Yes, John Watson's one vow is with a mind to protect Mr. Sherlock Holmes from himself.

It comes early, in the first paragraphs of The Sign of Four. Watson seems to be passionate enough about the subject to make that vow again and again, but is also intimidated by the man he shares rooms with, and doesn't follow through . . . at that time. We know Watson makes good on his vow at many a later date, as familiarity brings enough contempt to break through Holmes's "masterly manner," but at that time, Watson is just moved to keep making vows in silence.

Unlike Sherlock Holmes of BBC Sherlock, forever to be haunted by the "Norbury" pride which broke his vow, John H. Watson of the original Canon keeps his vow. Sherlock Holmes lives long enough and strong enough to involve himself in the first World War, thanks in part or in whole, to the efforts of his friend John.

And the kind of man Watson was? That guy probably didn't stop making vows with that first one. And you can bet he strove to be as successful in every other vow he made as well.

Probably why John didn't ever title any of his stories "His Last Vow." But then, BBC John isn't putting titles on those episodes . . . .

Tuesday, January 10, 2017

Canon 2.0. Sherlockians 2.0.

Reading and listening to reactions to the fourth season of Sherlock has been a real roller coaster, and that is as it should be. Art, at its most powerful, is a disruptive, affecting thing which communicates something one didn't have in one's head before. It's not comfortable and cozy and ever anything we saw coming. Or necessarily thought we wanted.

BBC's Sherlock has always felt like art to me. And no more so than after "The Lying Detective" and all these reactions. Art teaches you things.

The "I don't like this" side of the equation is at the same time understandable and not all that interesting, honestly. Watching a child push away the spoon holding a complex entree that a chef worked on for hours reveals nothing. On the other side of the coin? Seeing a child accept that spoonful with glee and want more opens up a lifetime of culinary possibilities. You start thinking about that child's future, because there is one with food.

The amazing powers of observation and rapid analyses being tossed out by the kids who are taking to "The Lying Detective" are Sherlockiana at its best . . . when en masse, Sherlockians become Sherlock Holmes himself. Attention to detail. Playing out potential explanations. Giving you the full story of what actually went on. The intellectual energy on display is a glorious thing, rising above a purely emotional reaction to look hard at every detail.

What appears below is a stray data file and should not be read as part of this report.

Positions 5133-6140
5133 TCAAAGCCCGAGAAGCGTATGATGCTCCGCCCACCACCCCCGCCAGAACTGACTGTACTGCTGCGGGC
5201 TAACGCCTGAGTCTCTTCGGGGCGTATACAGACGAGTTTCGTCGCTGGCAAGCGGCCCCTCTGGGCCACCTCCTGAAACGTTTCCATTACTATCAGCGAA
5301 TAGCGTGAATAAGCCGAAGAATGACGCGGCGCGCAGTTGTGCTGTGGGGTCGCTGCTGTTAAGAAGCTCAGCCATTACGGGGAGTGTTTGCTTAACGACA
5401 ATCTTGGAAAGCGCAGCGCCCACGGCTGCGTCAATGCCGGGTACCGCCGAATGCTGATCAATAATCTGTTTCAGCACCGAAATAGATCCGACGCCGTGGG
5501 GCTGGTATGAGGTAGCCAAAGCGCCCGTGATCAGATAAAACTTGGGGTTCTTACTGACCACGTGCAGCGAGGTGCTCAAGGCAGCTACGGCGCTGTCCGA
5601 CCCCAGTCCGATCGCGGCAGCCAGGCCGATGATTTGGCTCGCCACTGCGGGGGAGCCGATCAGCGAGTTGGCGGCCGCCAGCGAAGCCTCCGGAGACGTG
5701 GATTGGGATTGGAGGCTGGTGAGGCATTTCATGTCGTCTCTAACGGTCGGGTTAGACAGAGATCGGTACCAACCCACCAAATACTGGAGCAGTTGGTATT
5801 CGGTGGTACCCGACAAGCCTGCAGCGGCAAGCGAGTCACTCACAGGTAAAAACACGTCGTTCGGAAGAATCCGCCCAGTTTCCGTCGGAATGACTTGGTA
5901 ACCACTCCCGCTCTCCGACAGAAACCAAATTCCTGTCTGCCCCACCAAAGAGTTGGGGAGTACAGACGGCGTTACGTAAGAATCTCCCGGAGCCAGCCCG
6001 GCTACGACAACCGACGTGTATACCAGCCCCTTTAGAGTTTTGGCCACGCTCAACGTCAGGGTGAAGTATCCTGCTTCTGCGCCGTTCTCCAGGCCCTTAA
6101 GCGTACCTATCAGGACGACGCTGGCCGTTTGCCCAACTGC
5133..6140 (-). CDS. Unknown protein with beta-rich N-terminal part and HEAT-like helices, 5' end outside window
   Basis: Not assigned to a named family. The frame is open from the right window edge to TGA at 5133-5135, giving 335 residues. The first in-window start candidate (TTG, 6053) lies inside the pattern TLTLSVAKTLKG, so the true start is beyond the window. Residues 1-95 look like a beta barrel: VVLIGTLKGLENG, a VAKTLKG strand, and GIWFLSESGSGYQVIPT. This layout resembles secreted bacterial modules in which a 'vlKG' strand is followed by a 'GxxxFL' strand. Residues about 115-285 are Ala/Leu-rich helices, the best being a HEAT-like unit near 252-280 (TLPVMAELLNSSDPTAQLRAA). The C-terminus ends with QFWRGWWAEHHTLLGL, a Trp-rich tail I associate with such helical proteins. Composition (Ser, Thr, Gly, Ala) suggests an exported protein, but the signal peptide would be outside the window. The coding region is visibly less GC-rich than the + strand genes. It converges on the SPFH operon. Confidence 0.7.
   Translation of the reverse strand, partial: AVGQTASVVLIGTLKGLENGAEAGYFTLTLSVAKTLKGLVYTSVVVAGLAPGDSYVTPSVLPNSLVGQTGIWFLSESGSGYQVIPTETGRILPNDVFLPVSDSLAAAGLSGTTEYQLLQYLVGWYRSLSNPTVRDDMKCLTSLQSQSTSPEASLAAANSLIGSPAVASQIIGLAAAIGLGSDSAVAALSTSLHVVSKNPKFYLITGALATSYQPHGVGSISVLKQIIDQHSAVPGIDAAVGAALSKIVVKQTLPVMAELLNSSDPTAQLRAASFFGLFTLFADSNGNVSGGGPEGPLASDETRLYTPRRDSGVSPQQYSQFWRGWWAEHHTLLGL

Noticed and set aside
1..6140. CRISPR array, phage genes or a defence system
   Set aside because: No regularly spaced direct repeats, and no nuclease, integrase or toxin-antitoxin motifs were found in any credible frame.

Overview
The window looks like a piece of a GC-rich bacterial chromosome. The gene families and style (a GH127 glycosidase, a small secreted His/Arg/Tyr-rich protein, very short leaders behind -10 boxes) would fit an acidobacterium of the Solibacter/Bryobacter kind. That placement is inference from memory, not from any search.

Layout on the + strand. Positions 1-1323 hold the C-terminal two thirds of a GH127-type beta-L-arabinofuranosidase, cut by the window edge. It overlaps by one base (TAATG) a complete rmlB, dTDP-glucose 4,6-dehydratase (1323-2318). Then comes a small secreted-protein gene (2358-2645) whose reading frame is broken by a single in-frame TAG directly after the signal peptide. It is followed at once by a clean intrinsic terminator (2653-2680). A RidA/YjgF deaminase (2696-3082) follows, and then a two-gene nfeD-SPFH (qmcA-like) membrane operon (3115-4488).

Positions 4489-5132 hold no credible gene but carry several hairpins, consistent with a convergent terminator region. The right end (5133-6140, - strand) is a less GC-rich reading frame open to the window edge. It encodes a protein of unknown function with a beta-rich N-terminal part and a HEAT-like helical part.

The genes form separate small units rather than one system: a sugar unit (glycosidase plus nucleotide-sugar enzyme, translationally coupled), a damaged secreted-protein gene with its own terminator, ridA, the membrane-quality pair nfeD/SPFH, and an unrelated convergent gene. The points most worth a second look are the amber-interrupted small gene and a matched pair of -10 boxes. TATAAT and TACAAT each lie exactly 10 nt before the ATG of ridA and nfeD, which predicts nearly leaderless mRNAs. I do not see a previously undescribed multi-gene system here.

"Moftiss," as the two-headed entity behind Sherlock's creation is known, loves loading in the details, references, mysteries within mysteries, and fodder for discussion and digging in deep, and listening to Sherlockians running it around their excited heads has been great fun. All those joys that I found in the Conan Doyle Canon are coming out of those Sherlockians tearing into these new episodes with abandon, and as a result, I'm finding myself fully accepting BBC Sherlock as Canon 2.0. Doesn't mean we can't have Canon 1.0 anymore -- just that we've got a new toy in addition.

It's easy to see the modern fascination with video as a stupid thing, a much less intelligent thing than reading words on a page. And in the case of something Gilligan's Island versus "The Old Man and the Sea," maybe so. But put any great piece of film against a shlock novel and the roles reverse. Both writing and film-making are communication methods, both can be weak tea and both can be powerfully complex revelations. As video becomes more democratic as a medium, via YouTube and smartphone cameras, we're seeing it develop as a language all its own, and a language you can pack a whole lot of information into.  And using that medium does not mean you don't read or write as well.

I've considered the opinion I've heard from a few folks, "Nobody reads any more." That does always seem true on the surface, because the overwhelming majority of people you meet on the street are just not readers. They weren't readers in 1890 and they're not readers now. Readers are the minority, and always have been. But Sherlockians tend to be readers, even the ones who prefer Canon 2.0 to Canon 1.0. In fact . . . going out on a limb here . . . I'd bet that in calendar 2016, the average Sherlockian 2.0 read more words about Sherlock Holmes himself than the average Sherlockian 1.0, for one simple reason: there is more fan fiction being produced of late than any other Sherlockian writing.